Why We Don’t Step Outside Our Comfort Zone

Turtle swimming in clear blue waters

By Sam Makhoul

Stepping out of your comfort zone is a confronting experience. And for many people, it sparks a feeling of anxiousness, fear and worry.

So, what are the key contributors that are holding us back and keeping us feeling safe in an area of life that we feel most comfortable? Well, we investigate.

Is It Fear Of Getting Hurt Or Is It Laziness?

Close up of a ladies brown eyes looking out in fear of leaving her comfort zone

Being adventurous does lead us into unknown territory where we may feel lost and in many cases, it is out of your comfort zone. We get it, but we also fear getting hurt physically and emotionally.

Physically, we may fear getting injured or sick from trying new exercise or a new sport. We tell ourselves, “maybe I am not ready. I feel run down. I may get sick or too tired. I may get injured. My knees, shoulder, ankles or whatever may get worse.”

Emotionally, we may fear getting rejected when we initiate intimacy with our partner or make new friends, or suggest a new idea at work, or help someone we don’t know. Or we may fear failing at a new business, a new course or a new job or a new investment.

Don’t get us wrong, we are not suggesting you do anything without research and assessment. Being fearless does not mean being reckless, but it is your duty to at least make the effort and conduct the risk analysis.

Risk Analysis:

Person walking across a cliff with a rope as he leaves his comfort zone

So, there are essentially two obstacles. Not just fear but LAO taking the time and effort to conduct a risk analysis.

Most people who do not take action blame it on fear, when in reality they are just too lazy to make the assessment. So the question is, which one is letting you down – fear or lack of risk analysis, or both?

For example, when it comes to initiating relationships, ask yourself:

  • “What’s the worst that can happen if that person rejects me?”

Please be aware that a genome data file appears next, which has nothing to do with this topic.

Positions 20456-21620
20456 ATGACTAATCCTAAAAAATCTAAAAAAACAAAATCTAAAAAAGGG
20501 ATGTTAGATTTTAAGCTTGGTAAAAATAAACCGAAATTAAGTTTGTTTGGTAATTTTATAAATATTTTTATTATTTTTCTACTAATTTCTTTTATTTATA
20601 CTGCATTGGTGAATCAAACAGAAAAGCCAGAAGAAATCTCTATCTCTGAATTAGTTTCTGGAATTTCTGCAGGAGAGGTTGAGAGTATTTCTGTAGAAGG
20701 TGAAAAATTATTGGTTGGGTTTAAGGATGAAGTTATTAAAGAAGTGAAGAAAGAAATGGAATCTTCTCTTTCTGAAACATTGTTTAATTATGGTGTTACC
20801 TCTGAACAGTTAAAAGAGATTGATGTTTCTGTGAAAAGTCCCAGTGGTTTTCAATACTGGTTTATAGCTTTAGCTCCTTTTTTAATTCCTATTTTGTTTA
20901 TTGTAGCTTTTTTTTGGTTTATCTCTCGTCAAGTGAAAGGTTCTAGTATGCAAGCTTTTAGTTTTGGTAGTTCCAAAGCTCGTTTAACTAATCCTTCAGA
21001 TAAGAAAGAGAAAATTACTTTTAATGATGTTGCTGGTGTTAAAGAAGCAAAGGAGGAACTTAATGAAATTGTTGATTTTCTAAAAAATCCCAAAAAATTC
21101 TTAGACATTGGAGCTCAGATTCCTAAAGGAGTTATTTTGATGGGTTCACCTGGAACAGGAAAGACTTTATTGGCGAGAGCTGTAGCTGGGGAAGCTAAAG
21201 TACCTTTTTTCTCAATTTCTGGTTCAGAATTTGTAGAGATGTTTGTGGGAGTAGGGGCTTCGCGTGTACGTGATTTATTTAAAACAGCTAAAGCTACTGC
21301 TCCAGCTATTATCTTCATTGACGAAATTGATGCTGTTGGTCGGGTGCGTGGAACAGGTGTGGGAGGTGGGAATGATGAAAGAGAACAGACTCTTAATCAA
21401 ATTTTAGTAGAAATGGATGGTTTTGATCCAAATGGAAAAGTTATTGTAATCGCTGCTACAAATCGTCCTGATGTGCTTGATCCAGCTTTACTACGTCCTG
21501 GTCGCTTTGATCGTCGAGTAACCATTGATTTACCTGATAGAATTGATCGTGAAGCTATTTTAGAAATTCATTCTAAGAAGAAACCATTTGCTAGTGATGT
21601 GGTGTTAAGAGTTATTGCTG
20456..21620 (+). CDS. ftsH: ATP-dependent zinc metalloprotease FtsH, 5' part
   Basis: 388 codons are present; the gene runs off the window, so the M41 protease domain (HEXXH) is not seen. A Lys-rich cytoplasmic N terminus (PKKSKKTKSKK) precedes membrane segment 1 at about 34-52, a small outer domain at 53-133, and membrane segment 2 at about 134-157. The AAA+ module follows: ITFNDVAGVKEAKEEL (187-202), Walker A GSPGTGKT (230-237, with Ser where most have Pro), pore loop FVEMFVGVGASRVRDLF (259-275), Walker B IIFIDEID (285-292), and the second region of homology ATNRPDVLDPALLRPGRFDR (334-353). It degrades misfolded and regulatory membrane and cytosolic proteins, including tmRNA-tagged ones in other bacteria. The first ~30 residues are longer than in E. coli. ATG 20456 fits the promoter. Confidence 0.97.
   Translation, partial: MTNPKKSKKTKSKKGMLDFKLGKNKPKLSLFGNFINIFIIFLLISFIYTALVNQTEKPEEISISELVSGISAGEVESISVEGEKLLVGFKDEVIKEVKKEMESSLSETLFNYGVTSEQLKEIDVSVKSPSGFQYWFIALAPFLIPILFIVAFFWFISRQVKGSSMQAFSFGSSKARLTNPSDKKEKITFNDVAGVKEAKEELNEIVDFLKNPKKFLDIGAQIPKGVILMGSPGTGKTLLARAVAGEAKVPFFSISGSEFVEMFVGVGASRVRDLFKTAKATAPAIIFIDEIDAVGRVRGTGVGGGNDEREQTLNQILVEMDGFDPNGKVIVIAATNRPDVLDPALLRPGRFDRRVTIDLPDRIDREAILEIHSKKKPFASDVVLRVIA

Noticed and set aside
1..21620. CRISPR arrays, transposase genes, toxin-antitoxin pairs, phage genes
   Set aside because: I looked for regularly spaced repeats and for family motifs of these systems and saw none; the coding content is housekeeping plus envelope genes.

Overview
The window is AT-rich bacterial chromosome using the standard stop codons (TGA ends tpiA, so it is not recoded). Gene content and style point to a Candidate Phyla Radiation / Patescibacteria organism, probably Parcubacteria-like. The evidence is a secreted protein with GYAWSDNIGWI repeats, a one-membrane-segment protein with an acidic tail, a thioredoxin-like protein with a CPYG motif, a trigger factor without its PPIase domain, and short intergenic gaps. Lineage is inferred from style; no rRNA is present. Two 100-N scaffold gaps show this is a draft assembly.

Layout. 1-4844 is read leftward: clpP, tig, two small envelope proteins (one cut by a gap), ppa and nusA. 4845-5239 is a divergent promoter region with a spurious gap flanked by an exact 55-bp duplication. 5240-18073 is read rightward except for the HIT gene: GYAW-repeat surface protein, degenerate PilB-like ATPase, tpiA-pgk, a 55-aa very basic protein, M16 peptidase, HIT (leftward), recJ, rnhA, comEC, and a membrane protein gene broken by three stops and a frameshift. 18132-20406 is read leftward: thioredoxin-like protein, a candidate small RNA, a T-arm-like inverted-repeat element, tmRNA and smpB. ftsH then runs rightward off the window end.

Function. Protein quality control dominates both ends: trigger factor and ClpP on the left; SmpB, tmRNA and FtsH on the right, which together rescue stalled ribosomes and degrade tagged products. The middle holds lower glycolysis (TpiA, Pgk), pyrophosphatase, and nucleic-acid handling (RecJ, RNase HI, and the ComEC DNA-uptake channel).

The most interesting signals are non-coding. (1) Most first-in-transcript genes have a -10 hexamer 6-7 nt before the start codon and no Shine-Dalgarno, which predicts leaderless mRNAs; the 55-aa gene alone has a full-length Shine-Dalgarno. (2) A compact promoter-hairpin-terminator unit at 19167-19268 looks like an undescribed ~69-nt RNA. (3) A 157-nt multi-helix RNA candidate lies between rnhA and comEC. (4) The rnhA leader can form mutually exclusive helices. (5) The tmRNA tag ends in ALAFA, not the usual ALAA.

Often the answer is “not much”.  Meaning, it is simply fear stopping you from taking action even though you know there are plenty of other people on this planet.

On the other hand, when it comes to trying a new exercise, getting injured is a real risk, but the assessment needs to include risk mitigation. Ask yourself:

  • “How can I ease into exercise?”
  • “How do I warm up before exercise?”
  • “How do I stop before my form is compromised due to fatigue?”

Or it could be enrolling into a new course at uni. The risk is you lose interest in the course or you find out the course is not right for you.

So, the ultimate risk is losing money and more importantly, losing time. The gain is the knowledge you can leverage to invest in your future earning potential. How do you mitigate the risk here?

Or it could be a new job. The risk is you lose an existing job where you have gained respect and trust. The gain is you get a better job with greater opportunity for growth and earnings. How do you mitigate this risk?

In all cases, you need to answer that question for yourself because only you know the nuances and consequences in your life. Below we outline a process to help you.

Get Rich Or Die Trying?

Lady in bed under the blankets

Change ultimately requires not just fearlessness but constant risk assessment. If you are too lazy to make that assessment daily, you may be in a stage in your life where you don’t feel like any change is warranted or necessary.

Consider this, however: most people are in one of three states.

  1. High State: Life is great! They wake up every day with purpose and passion.
  2. Low State: Life is terrible, and they are not excited about getting up in the morning.
  3. Numb State: They are neither happy nor sad, but stuck somewhere in the middle where it is not bad enough to change anything.

We are not judging here. Merely making an observation that the numb state often precedes the low state.

We’ve been in all three states and the one thing that we know for certain is that we have only ever achieved something in life when we have gone out on a limb, got hurt, dusted myself off and tried something new every day. But only when we have learned from it.

Every fail is an opportunity for growth. Yes, it’s a cliché, but ever so remarkable.

It All Starts With New Learnings:

Woman walking a flower field in happiness after learning how to leave her comfort zone

The path to overcoming fear and conducting risk analysis starts with learning. Most people dive into new things recklessly because they are pumped up on motivation.

The antidote to that starts with new learnings. You need to learn before and after you step outside your comfort zone.

  • Before: information allows you to make the right decision through proper analysis.
  • After: if it was the wrong decision, you have to ask “what did I learn from this?”

In both cases, you are gathering information for future risk assessment. Ever heard of millionaires and billionaires who have been bankrupt a few times?

Why are there are so many? Because the ultimate learnings come from failures and experiences.

This is the zone where you should live your life. We are not saying it’s easy, but it’s definitely not numb.

There are steps we follow daily before trying something new:

Step 1: Learn – podcasts, books, people, fails.
Step 2: Decide – risk analysis.
Step 3: Act – take action with no attachment to the outcome.
Step 4: Review and Reflect – pivot.
Step 5 Repeat – this takes courage.